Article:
The state Senate voted by a bare majority Friday to fund initial construction of California's $68 billion high-speed rail project.
The approval was uncertain as recently as hours before the vote. With all 15 Republican senators opposed to the measure and several Democratic lawmakers wavering, Senate President Pro Tem Darrell Steinberg scrambled to muster at least 21 of 25 Democratic votes.
Twenty-one Democratic senators voted 'Yes.'
The approval was a major legislative victory for Gov. Jerry Brown. Steinberg said the Democratic governor "talked to a couple members" ahead of the vote, while Sen. Mark Leno, D-San Francisco, reminded colleagues that the project not only had Brown's attention, but also that of President Barack Obama and House Democratic leader Nancy Pelosi.
The bill approved by the Senate authorizes $5.8 billion to start construction in the Central Valley,including $2.6 billion in rail bond funds and $3.2 billion from the federal government. Lawmakers tied that funding to nearly $2 billion designated to improve regional rail systems and connect them to high-speed rail. That regional money was considered necessary to lobby hesitant senators about the project's potential significance to their districts.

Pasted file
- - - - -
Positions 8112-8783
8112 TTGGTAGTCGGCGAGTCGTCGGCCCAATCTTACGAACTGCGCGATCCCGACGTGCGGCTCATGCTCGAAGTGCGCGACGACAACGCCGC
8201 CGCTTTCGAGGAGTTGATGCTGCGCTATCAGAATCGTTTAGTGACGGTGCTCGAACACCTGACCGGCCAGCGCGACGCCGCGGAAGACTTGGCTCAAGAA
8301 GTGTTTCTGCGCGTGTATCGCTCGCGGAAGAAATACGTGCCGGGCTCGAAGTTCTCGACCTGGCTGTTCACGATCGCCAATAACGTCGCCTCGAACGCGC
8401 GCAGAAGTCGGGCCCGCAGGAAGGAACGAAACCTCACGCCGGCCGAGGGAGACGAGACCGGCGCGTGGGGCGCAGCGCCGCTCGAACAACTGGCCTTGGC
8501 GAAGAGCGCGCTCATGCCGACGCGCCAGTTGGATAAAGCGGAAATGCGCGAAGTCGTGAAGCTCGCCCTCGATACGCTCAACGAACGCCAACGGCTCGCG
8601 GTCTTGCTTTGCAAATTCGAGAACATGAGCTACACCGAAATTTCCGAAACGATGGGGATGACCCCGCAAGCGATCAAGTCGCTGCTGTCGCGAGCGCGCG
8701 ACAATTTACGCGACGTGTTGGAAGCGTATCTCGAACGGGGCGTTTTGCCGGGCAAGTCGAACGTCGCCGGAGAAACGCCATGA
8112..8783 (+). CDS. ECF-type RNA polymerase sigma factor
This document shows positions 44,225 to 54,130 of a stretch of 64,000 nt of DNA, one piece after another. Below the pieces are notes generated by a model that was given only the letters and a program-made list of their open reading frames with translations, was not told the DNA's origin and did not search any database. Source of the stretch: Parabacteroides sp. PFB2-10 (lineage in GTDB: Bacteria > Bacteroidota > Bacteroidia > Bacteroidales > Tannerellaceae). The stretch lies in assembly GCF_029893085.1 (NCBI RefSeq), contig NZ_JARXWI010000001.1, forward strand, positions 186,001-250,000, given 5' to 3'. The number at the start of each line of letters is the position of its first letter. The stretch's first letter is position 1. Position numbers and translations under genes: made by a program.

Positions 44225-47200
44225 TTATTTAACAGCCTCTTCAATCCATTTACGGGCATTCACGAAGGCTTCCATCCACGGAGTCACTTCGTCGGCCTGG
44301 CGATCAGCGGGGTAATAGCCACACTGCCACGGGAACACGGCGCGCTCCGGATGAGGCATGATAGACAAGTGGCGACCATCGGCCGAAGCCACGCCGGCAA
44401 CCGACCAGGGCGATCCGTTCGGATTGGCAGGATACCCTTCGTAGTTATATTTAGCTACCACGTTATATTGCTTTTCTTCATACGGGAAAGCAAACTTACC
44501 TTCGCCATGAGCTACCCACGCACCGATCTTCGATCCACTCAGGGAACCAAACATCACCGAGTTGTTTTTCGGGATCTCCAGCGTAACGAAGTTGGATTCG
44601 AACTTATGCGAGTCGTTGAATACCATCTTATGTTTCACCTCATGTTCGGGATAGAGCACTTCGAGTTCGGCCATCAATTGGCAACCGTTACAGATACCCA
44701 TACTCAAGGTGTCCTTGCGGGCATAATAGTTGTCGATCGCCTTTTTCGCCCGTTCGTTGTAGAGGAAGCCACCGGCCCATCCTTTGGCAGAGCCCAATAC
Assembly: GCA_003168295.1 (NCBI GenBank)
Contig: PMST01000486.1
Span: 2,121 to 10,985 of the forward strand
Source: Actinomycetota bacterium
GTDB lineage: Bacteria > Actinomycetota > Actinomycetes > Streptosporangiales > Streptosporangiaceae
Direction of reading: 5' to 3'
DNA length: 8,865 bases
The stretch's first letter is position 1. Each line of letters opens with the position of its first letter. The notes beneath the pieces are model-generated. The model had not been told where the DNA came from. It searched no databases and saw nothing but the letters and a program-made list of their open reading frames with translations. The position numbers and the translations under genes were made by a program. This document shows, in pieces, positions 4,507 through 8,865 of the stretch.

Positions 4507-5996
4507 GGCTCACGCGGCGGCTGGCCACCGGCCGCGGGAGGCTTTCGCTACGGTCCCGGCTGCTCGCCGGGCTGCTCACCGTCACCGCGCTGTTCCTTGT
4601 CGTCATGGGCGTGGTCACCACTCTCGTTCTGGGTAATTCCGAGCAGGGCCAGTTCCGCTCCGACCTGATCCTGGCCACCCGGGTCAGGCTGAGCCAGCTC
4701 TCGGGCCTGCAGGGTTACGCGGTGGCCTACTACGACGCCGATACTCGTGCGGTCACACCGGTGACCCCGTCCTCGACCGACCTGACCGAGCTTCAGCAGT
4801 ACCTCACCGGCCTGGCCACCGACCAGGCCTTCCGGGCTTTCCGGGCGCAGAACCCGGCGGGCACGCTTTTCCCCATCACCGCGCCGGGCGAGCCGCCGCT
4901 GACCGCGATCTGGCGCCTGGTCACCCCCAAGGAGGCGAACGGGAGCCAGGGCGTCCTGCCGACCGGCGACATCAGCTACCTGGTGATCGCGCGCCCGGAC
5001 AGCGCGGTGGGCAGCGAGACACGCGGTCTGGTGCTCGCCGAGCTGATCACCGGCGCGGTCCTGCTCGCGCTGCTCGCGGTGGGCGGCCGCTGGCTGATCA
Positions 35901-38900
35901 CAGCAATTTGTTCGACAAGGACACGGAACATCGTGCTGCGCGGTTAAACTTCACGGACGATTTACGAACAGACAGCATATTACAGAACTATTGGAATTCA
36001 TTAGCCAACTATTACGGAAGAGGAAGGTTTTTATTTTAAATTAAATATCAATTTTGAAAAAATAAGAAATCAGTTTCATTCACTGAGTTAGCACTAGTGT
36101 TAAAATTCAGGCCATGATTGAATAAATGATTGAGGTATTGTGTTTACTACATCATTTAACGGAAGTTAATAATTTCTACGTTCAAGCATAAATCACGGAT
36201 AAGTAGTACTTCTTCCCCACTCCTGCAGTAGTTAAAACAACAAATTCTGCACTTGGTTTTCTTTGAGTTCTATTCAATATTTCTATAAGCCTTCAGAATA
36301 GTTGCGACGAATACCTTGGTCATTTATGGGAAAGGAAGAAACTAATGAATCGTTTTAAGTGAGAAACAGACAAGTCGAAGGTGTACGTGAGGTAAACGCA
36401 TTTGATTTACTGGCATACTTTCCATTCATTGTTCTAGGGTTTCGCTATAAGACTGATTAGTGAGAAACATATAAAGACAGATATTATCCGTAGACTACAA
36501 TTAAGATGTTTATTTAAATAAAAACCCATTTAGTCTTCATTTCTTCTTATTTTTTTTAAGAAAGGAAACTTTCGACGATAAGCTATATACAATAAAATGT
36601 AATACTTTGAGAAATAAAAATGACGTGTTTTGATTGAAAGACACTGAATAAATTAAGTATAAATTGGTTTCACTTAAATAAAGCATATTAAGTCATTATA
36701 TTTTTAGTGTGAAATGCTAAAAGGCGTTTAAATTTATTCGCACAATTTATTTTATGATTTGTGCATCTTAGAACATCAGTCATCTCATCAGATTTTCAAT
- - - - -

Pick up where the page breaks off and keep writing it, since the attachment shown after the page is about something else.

"Members, this is a big vote," Steinberg said as he opened floor debate on the bill Friday afternoon. "In the era of term limits, how many chances do we have to vote for something this important and long-lasting?"
Steinberg and other Democrats said the project would create thousands of jobs and make necessary improvements to the state's transportation infrastructure. Republicans said it is too expensive and relies on uncertain future funding. They criticized starting construction in the sparsely populated Central Valley.
Among Republicans in opposition was Sen. Tony Strickland, who criticized a willingness by the Legislature to reduce spending elsewhere while finding money for high-speed rail.
"I think this is a colossal fiscal train wreck for California," he said.
State Sen. Joe Simitian, of Palo Alto, was one of four Democrats to break ranks with his colleagues. Simitian said he supports the vision of high-speed rail, but not the current plan. He said there are "billions of reasons" to oppose it.